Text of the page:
Now, where I'm standing right now, this was the home of a couple who got married just three years ago and moved in here. And, as you can see, the wall to the living room is gone, although they still have a few pieces of furniture. But, actually, this furniture is not is very good condition.

Last night, at 8:00, when this tornado hit Holly, Colorado, the husband and wife were in separate rooms. He heard something outside. He knew it was a tornado. That's what he tells us. So, he grabbed her, and they ran down here to the basement. In fact, they made it down these stairs just about five seconds, approximately, before the tornado actually hit their neighborhood. And they lived to tell about it, without any injuries.

Tanya and Casey Rushton are here with me.

SCHOLTING: And what did you think when Casey said, "Honey, get down in the basement"?

Did you know what was going on?

TANYA RUSHTON, TORNADO SURVIVOR: We -- I think we both knew what was going on. We -- you could hear the sound. And it was pretty unmistakable. So, we got in the basement. And, before it hit, you didn't have time to think. It hit so fast.

SCHOLTING: And everyone says, oh, it sounds like a freight train. I have never heard one, but does it?

T. RUSHTON: Yes, it sounds exactly like a freight train.


SCHOLTING: Now, in the basement, you figured you would be pretty safe? T. RUSHTON: Yes. I mean, we thought we -- knew we would be safer than upstairs anyway. And, so, we just went to the lowest spot we could. And we were very lucky and fortunate. But we -- neither one of us was injured. So...

SCHOLTING: And, Casey, when you were in the basement, what could you hear outside? Could you hear anything? A lot of wind?

CASEY RUSTHON, TORNADO SURVIVOR There were so many things going on at once, that you don't remember nothing. It happened so fast.

SCHOLTING: And was it over, really, in just a few seconds?

C. RUSTHON: Yes, less -- less than a minute.

SCHOLTING: And when you were -- when you got out, how were you able, Tanya, to get out of the basement?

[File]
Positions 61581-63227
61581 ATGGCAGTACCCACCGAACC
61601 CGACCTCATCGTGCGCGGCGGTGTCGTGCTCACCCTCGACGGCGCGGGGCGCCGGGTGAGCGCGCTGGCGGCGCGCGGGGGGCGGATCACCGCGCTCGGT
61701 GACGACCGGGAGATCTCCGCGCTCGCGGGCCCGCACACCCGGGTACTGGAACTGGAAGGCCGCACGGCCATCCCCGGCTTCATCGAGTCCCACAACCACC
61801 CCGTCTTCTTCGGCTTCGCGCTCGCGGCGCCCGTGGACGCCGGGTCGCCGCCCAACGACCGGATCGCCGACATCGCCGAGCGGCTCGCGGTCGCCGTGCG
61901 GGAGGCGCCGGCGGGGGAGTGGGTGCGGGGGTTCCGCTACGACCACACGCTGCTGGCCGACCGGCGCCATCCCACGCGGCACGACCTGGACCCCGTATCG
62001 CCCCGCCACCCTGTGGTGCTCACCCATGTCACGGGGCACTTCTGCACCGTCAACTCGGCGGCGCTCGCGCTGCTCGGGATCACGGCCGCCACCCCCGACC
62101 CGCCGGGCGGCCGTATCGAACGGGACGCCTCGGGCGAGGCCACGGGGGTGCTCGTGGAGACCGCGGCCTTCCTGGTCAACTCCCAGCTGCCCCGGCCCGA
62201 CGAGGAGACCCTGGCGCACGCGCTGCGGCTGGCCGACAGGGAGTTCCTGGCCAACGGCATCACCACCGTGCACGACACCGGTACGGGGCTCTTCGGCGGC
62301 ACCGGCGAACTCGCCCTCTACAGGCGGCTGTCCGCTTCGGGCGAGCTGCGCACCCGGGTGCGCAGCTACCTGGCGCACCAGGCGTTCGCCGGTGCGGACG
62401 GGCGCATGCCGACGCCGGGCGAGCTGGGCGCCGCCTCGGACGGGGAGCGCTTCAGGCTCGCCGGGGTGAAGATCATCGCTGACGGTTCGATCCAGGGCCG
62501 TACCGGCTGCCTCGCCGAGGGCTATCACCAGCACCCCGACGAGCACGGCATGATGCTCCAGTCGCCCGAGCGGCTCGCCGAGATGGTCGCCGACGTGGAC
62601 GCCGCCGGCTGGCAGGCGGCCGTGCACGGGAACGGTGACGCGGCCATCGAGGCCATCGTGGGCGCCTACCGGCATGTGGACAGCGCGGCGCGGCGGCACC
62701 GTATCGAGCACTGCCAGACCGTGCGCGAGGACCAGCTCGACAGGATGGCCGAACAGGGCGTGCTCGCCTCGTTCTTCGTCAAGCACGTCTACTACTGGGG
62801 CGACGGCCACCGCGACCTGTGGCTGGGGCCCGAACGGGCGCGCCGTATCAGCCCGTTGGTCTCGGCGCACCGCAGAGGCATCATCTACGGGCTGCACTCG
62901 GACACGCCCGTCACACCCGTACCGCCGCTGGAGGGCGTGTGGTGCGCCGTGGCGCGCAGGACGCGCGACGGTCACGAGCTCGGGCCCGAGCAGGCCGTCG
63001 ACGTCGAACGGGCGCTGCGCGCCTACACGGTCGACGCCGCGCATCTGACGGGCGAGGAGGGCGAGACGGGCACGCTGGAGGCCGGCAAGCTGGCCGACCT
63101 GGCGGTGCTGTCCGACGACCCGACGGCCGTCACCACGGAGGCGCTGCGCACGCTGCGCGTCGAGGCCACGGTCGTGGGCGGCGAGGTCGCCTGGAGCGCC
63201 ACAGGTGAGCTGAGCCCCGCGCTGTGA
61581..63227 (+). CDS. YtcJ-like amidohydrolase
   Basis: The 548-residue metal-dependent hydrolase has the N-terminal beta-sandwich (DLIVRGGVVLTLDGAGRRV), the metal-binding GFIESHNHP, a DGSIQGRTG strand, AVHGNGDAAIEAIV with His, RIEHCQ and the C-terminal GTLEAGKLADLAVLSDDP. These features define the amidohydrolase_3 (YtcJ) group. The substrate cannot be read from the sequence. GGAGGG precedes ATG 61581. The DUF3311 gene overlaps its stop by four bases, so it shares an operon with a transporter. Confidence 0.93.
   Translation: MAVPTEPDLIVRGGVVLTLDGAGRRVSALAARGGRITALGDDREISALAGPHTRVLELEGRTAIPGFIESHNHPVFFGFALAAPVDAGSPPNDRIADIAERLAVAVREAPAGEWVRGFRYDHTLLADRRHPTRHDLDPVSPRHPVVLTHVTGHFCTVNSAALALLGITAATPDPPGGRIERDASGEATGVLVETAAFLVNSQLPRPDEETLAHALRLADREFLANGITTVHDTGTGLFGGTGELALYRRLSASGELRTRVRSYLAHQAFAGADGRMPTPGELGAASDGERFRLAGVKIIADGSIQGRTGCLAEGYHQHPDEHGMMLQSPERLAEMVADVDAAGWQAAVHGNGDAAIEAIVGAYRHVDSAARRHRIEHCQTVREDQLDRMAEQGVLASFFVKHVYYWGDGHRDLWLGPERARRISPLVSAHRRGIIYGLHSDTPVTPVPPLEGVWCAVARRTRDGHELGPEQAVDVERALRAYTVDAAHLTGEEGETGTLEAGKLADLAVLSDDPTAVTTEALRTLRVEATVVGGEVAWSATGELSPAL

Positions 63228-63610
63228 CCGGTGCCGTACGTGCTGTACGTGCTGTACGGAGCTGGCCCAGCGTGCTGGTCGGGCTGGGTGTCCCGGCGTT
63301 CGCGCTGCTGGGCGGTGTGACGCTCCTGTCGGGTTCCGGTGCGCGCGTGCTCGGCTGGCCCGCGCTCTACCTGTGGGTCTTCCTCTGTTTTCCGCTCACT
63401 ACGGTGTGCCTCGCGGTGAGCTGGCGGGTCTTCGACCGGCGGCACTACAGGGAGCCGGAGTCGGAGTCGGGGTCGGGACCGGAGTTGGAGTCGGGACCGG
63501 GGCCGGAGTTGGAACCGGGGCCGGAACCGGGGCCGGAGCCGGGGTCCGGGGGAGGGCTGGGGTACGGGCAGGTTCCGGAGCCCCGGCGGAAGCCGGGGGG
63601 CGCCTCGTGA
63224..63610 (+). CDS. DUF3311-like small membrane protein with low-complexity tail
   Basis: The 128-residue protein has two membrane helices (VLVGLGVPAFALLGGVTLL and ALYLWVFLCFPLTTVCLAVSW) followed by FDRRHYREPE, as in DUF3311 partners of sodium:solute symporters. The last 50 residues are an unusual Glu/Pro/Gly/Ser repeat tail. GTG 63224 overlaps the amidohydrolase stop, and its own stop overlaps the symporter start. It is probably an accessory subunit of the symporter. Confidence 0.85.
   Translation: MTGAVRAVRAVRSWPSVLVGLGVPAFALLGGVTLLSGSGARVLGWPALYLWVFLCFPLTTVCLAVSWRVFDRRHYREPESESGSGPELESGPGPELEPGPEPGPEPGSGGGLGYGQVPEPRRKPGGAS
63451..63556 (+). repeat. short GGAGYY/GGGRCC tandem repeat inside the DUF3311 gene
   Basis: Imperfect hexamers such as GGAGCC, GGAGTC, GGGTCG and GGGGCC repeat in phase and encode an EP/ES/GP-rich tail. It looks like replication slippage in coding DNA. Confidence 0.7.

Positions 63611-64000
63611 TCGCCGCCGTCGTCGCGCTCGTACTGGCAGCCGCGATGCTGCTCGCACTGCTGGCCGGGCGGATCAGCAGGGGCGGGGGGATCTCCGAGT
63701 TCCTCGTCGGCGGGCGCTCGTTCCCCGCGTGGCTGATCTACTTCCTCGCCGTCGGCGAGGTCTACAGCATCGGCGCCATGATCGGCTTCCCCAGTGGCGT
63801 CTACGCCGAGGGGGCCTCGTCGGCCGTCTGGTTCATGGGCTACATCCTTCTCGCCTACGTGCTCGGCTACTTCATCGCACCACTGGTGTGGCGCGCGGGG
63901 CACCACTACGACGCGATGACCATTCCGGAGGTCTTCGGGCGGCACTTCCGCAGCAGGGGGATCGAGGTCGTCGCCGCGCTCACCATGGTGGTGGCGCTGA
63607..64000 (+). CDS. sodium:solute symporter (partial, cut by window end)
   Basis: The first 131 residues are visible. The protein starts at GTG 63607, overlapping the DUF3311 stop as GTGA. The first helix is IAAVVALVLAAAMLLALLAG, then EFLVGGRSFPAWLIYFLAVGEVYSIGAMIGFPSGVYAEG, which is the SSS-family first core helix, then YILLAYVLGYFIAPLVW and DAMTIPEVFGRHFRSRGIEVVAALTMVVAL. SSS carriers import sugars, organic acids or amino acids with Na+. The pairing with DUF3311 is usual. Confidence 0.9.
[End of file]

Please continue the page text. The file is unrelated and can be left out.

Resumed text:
C. RUSTHON: Oh, we have a big window on the north side of the house. And so we -- Casey laid a blanket over it. And we had furniture down there that we could crawl on to get out the window. But it really -- it wasn't real hard to get out. We were really lucky there wasn't anything blocking the way. So...

SCHOLTING: Lots of broken glass and downed power lines, I think, in the neighborhood. And your next-door neighbor is one of the people that was injured in this, a 76-year-old woman who was trapped in her kitchen, from what we understand. Her family was able to get her out. They came here in a rush.

I assume your family, friends...

T. RUSTHON: Yes. We are. Casey grew up with -- their grandson and him are the same age and graduated high school together. And they were here to help get her out. And everyone in the community is pretty tight-knit. So...

SCHOLTING: And what's going on today? Lots of people have shown up to help clean up. Do you know most of these people, or they're strangers here?

T. RUSTHON: Most of them are Casey's family and my -- some of my. I grew up out of town. So, most -- a lot of my family came from out of town. But most Casey's family and just people that his family has grown up with and known for years. So...

SCHOLTING: And, Casey, what does it mean to have these folks here helping you out? You couldn't do this by yourself.

C. RUSTHON: Oh, no. It means everything. It's amazing what brings people together, I guess.

SCHOLTING: Yes, small town, lots of people. Everybody knows each other.



SCHOLTING: Thanks a lot, you guys.

C. RUSTHON: Thank you.

SCHOLTING: And, hopefully, you know, this, too, will pass.



SCHOLTING: Thanks a lot.

Lots of people out here today right now cleaning up, helping the Rusthons, helping all their neighbors. This is truly a small town with small-town values. This is a place (AUDIO GAP) where everyone, Fredricka, pulls together.

WHITFIELD: All right, Ronda, thanks so much.

LEMON: More trouble today for Attorney General Alberto Gonzales -- his former chief of staff says Gonzales OKed the decision to fire eight U.S. attorneys.

Kyle Sampson is testifying right now before the Senate Judiciary Committee. You are looking at live pictures. Earlier today, he took issue with a public statement by Gonzales denying any part in discussions that led to the firings.


KYLE SAMPSON,, FORMER CHIEF OF STAFF TO ATTORNEY GENERAL ALBERTO GONZALES: I don't think the attorney general's statement that he was not involved in any discussions about U.S. attorney removals is accurate. And...